The deadline to nominate people for this year’s Ottaway Award for the Promotion of International Literature (run by Words Without Borders) is coming up fast . . . If you want to nominate someone, you have to fill out the form below and email it to Karen Phillips (karen [at] wordswithoutborders.org) before Friday, May 2nd.
Here’s all the information:
The Ottaway Award
Named in honor of the first chair of Words without Borders, the James H. Ottaway, Jr. Award for the Promotion of International Literature recognizes individuals who have taken extraordinary steps to advance literature in translation in the United States. In accordance with the mission of Words without Borders, the awardee will be selected on the basis of his or her efforts to build cultural understanding through the publication and promotion of international literature. In 2013, esteemed book editor Drenka Willen received the inaugural Ottaway Award. The 2014 award will be presented at our annual gala dinner in New York on Tuesday, October 28, 2014.
We welcome your nomination of an editor, publisher, agent, philanthropist, or other translation advocate who has taken extraordinary steps to advance literature in translation in the United States. Please note that the Ottaway Award is not intended to recognize a particular work or works of translation. All nominations will be kept confidential.
Please complete the form below and submit it by Friday, May 2, 2014 via email to Karen Phillips (Karen [at] wordswithoutborders.org).
I. NOMINATOR INFORMATION
2. Affiliation (if applicable):
3. Contact email:
4. Contact phone:
II. NOMINEE INFORMATION
2. Affiliation (if applicable):
3. On the following page, please briefly describe the nominee’s achievements in promoting international literature:
The deadline for nomination submissions is Friday, May 2, 2014. Please send nominations and direct questions about award eligibility to Karen Phillips at email@example.com.
About Words without Borders
Founded in 2003, Words without Borders promotes cultural understanding through the translation, publication, and promotion of the finest contemporary international literature. Our publications and programs open doors for readers of English around the world to the multiplicity of viewpoints, richness of experience, and literary perspective on world events offered by writers in other languages. We seek to connect international writers to the general public, to students and educators, and to print and other media and to serve as a primary online location for a global literary conversation.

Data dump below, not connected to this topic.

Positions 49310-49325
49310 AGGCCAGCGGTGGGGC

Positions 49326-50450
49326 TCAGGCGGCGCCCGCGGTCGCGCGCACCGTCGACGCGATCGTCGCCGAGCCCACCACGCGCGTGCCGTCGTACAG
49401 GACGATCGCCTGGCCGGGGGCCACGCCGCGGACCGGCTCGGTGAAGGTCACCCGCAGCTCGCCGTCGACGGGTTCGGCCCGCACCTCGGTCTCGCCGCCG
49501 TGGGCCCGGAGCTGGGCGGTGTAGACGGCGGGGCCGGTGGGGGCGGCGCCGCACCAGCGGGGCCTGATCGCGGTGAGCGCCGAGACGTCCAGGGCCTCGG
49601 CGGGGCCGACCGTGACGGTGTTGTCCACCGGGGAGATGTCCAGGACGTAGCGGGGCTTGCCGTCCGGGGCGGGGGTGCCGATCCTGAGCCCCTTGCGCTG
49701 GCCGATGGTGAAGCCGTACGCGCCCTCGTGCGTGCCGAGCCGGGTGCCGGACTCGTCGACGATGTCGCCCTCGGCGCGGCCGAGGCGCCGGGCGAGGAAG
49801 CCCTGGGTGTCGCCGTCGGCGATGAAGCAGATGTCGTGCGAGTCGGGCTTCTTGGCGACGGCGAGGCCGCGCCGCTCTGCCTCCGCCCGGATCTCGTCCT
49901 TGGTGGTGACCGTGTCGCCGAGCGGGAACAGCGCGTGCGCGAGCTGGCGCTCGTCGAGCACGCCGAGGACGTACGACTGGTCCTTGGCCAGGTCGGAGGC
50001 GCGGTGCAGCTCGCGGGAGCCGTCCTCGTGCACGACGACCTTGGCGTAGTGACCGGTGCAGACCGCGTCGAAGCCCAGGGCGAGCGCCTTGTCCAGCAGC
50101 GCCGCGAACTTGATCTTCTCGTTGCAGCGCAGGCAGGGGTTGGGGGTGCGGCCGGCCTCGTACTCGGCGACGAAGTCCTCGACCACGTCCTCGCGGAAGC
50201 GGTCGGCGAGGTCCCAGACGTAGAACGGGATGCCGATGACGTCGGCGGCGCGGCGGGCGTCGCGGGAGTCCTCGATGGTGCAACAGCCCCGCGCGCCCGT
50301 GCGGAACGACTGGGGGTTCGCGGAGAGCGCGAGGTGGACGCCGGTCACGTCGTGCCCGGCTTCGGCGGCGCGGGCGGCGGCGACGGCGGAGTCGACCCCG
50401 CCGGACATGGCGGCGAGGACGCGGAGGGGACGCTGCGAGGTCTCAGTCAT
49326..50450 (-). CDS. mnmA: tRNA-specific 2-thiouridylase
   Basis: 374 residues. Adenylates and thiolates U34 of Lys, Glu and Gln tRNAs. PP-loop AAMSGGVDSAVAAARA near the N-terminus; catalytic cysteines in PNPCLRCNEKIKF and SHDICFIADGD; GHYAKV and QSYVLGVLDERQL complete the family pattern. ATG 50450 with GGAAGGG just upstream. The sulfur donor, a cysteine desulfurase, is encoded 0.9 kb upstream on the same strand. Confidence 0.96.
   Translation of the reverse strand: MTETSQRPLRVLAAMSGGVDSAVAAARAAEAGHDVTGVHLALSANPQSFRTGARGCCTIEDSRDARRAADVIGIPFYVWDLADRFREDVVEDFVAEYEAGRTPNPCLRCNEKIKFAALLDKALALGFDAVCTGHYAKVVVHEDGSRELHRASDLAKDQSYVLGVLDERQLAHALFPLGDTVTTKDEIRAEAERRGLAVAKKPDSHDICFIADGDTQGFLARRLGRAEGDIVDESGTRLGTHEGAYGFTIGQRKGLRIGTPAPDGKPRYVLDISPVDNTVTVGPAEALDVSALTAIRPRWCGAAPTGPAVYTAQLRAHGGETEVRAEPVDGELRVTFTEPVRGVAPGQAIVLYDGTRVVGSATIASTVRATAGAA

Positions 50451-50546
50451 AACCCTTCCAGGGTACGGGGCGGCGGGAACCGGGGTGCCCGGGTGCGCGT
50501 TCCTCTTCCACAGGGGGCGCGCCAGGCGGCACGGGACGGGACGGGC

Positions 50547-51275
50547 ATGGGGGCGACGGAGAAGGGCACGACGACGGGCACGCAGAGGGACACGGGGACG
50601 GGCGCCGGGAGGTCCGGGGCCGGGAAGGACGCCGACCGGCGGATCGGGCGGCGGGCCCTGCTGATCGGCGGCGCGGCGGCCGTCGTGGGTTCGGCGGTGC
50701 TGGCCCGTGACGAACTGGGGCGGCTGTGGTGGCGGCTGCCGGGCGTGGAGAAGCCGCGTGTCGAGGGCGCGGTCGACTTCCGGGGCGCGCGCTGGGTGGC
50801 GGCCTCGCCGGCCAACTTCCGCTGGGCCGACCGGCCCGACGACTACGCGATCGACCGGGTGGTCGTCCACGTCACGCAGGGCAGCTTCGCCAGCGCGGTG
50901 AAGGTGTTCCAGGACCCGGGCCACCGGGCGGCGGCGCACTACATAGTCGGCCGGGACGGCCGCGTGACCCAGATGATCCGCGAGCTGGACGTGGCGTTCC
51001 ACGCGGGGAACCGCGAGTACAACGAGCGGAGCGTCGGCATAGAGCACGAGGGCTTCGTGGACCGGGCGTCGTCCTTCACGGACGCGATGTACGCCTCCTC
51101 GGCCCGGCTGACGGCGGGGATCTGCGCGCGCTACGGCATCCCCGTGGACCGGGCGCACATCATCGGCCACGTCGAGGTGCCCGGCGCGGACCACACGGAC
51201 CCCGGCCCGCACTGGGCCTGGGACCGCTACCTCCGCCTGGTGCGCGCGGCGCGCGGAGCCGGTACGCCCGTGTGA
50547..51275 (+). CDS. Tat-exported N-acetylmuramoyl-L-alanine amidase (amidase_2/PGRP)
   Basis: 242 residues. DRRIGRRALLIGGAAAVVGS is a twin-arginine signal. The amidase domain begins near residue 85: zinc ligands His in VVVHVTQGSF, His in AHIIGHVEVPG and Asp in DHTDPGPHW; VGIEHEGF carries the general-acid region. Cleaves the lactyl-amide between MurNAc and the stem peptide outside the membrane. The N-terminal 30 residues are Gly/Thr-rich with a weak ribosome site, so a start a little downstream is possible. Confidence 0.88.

Every month we publish eight to twelve new works by international writers at wordswithoutborders.org. We have published works by Nobel Prize laureates J.M.G Le Clézio and Herta Müller, Mahmoud Darwish, Etgar Keret, Per Petterson, Fadhil Al-Azzawi, W.G. Sebald, and Ma Jian, as well as hundreds of new and rising international writers. To date we have published well over 1,700 pieces from 120 countries and 101 languages.
Words without Borders is building an education program that will provide educators with resources and content to more readily incorporate contemporary international literature into their classes. The program, Words without Borders Campus, will include a second Web site, already in development, as well as an ambitious author-classroom program that facilitates direct interactions between authors and students. We hope that in reaching out to students we can create a passion for international literature, a curiosity about other cultures, and inspire true world citizens.
In addition, we’ve partnered with publishing houses to release print anthologies. To date we have released Words without Borders: The World through the Eyes of Writers (Anchor Books); Literature from the “Axis of Evil”: Writing from Iran, Iraq, North Korea, and Other Enemy Nations (The New Press); The Wall in My Head: Words and Images from the Fall of the Iron Curtain (Open Letter); The Ecco Anthology of International Poetry; Tablet and Pen: Literary Landscapes of the Middle East; and our first e-anthology, Words without Borders: The Best of the First Ten Years.
The last five days of the eleventh-century Icelandic politician, writer of sagas, and famous murder victim Snorri Sturleleson (the Norwegian spelling, Snorre, is preserved in the book) make up Thorvald Steen’s most recently translated historical fiction, The Little Horse. Murdered. . .
We all know Paris, or at least we think we know it. The Eiffel Tower. The Latin Quarter. The Champs-Élysées. The touristy stuff. In Dominique Fabre’s novel, Guys Like Me, we’re shown a different side of Paris: a gray, decaying. . .
One hundred pages into Birth of a Bridge, the prize-winning novel from French writer Maylis de Kerangal, the narrator describes how starting in November, birds come to nest in the wetlands of the fictional city of Coca, California, for three. . .
At 30, the Mexican writer Valeria Luiselli is already gathering her rosebuds. Faces in the Crowd, her poised debut novel, was published by Coffee House Press, along with her Brodsky-infused essay collection, Sidewalks. The essays stand as a theoretical map. . .
Fantomas Versus the Multinational Vampires: An Attainable Utopia (narrated by Julio Cortázar) is, not disappointingly, as wild a book as its title suggests. It is a half-novella half-graphic novel story about . . . what, exactly? A European tribunal, Latin. . .
Marie NDiaye has created a tiny, psychological masterpiece with her Self-Portrait in Green. In it she explores how our private fears and insecurities can distort what we believe to be real and can cause us to sabotage our intimate relationships.. . .
Reading a genre book—whether fantasy, science fiction, crime, thriller, etc.—which begins to seem excessively, stereotypically bad, I have to make sure to ask myself: is this parodying the flaws of the genre? Usually, this questioning takes its time coming. In. . .